Go back four decades and there were few, if any, more interesting careers than law. Then the world changed, law became the domain of huge firms and specialisation turned it into a career for dullards.
Nowadays every man and his dog has a law degree, God only knows why.
My company is hammered by young lawyers desperate to flee from their plight for a more interesting career.
I’ve argued, with university bosses that they have a duty to warn law aspirants of what lies ahead. These days the majority are young women. As a result we’re awash in lawyers, as the figures show. Forty years back there were 3,800 lawyers in New Zealand. Todays there’s over 14,000 holding a practising certificate. Unsurprisingly, a disproportionate number by a country mile, can be found in Wellington.
The argument that studying law is useful for other careers is nonsense. Only studying history has that value.
While women now dominate the profession, statistics show they’re significantly less likely to become a partner and flag it quicker than their male counterparts, probably because of motherhood, or, alternatively, greater wisdom.
The root of this problem lies in the unfortunate reality that unworldly teens are obliged to choose a career at far too young an age.
For example, as with law, to a bright 16-17 year old, journalism sounds exciting. By the time they’re in their mid-thirties they awake to the cruel reality of their relatively low paid observer function which explains their bitterness towards successful people and desire to pull them down.
So too architecture. To a 17 year old with Sydney Opera House visions, too late they wake up to the reality that most of their work is a kitchen extension and the like.
It would be interesting for a study to be done of say the percentage of 50 year olds still engaged in the career they opted for at 17 and gained university qualifications for.
I suspect as many as a quarter will have jumped ship for something more interesting. We all know of such individuals.
My partner has commenced a counselling degree. Part of her course involves putting together a 500 piece jigsaw puzzle. She also has to learn about Maori culture and Christianity. I would take a law degree any day of the week that subjecting myself to that!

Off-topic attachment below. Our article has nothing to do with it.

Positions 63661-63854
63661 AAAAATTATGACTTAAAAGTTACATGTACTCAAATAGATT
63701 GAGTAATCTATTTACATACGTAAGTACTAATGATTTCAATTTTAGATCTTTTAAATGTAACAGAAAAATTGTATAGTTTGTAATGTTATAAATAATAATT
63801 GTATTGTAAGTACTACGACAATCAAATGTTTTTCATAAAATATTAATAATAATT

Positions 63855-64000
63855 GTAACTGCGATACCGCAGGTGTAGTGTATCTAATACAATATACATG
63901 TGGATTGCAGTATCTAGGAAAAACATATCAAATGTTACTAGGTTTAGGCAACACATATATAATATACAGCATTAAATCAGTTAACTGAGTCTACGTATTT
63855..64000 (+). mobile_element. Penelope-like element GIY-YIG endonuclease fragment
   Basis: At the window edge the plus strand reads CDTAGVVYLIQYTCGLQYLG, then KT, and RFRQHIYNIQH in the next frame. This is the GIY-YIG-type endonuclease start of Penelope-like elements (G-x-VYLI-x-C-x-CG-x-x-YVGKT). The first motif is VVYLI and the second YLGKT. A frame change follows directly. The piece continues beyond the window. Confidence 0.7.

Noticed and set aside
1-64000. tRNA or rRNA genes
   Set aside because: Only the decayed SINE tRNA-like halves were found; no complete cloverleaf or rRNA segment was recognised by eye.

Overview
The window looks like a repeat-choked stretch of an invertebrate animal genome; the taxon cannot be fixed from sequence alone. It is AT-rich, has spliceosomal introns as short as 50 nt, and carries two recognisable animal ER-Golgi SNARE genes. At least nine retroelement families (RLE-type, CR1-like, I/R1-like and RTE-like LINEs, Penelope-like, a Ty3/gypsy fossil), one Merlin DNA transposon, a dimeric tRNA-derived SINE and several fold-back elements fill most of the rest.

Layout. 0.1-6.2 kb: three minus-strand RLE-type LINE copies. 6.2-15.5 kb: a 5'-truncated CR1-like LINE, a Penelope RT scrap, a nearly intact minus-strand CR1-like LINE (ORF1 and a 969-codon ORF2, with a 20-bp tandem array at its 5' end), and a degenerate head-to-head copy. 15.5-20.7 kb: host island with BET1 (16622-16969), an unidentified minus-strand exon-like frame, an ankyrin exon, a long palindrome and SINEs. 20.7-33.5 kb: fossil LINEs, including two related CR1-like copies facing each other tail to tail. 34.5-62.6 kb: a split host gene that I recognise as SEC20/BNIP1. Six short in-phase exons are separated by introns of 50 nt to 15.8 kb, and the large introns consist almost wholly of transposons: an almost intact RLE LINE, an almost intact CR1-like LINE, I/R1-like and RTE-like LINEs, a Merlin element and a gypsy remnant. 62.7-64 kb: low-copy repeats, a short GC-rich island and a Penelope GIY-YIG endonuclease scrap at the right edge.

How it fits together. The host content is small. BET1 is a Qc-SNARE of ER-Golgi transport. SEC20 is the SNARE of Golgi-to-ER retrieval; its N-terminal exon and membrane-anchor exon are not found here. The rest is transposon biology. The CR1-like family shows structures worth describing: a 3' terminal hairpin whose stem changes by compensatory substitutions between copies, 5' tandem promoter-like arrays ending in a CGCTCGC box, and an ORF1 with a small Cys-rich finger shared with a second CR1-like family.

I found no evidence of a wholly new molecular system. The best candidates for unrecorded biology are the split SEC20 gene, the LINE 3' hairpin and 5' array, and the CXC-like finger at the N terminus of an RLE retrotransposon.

Hmm. Ya pays yer money and ya takes yer pick.
In hindsight I’m glad I didn’t do my tertiary degree until I was in my mid-20s and knew what I really wanted to learn – Theology, the “Queen of Sciences”. And irrespective of the religious aspect which is not everyone’s cup of tea, it interacts with so many other disciplines: philosophy, literature, grammar, history, rhetoric, politics, economics, anything to do with human nature or behaviour both personal and corporate…
Good for you Kimbo. Have you watched “The Psychological Significance of The Biblical Stories” on YouTube.
An enlightening experience that changed my POV on Christianity for the better.
Solicitors are everywhere now.
You’ll find allot in local government, where the work is process driven and compliance; and I dont mean compliance with regulation. They are generally good at report writing and hiding or being very economic with the truth. Not surprising, dont you think.
The rest are creating arguments between themselves, to keep themselves fed, and breed their clients for as much as they have good.
Like allot of professional, morals, ethnics and integrity become a poor second these days. It guess its what you get when its the survival of the fittest.
Very true. When young girls say “I want to be an xyz!”…what they’re really saying is “I want to have an xys career based on my [probably wrong] fantasy of what I think it will be like”.
Ideally, a career should be something you grow into, without the silly degree prerequisites. Every profession should be apprenticeship-based today. And women would be very wise to get on with making their babies young when absolutely everything about them reeks of ‘I should be a mother’, and then worry about the career once their youngest has tuned five – and their real interests (and independently acquired knowledge) have matured.
One problem though. This is a recipe for going back to big families. So we might need to borrow a bit of China policy to stabilise native birth rates, directly.
The interesting stuff always happens in the gaps. Started languages in school,
switched into science then into the new field of computing then into business IT now country living, nature, hospitality, building.
No regrets at all – learnt from everything and had lots of fun. Be prepared to change and learn. Always work with good people seeking quality, efficiency and getting stuff done fast.
I have a law degree (in fact two) and a history degree! Never been in private practice, did some in-house which quickly trains one to look at commercial realities; but for the last many years have enjoyed a career in government and public affairs (aka ‘lobbying’). I think there are elements of the legal education that certainly help – the ability quickly to read and find the key items in documents; and the ability to think about opposing arguments and develop counters to those. Not to say that these cannot or are not taught in other disciplines but a good law school (i.e., not Waikato) will develop these skills. Exposure to other legal systems is also important; the civil law thinking process is quite different and these skills are also useful.
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